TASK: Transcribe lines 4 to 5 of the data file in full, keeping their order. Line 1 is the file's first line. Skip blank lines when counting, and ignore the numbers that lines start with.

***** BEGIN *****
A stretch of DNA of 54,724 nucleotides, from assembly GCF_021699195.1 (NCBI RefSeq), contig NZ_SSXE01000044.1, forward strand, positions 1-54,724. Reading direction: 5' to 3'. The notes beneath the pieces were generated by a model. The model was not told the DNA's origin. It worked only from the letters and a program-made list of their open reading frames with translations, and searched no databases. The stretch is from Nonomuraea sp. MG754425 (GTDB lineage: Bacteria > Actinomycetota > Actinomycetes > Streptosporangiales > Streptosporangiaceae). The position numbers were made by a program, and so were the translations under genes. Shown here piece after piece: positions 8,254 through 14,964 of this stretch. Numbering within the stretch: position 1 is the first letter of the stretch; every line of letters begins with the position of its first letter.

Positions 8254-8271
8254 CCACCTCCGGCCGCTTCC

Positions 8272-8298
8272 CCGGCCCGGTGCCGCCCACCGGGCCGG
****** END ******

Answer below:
Positions 8272-8298
8272 CCGGCCCGGTGCCGCCCACCGGGCCGG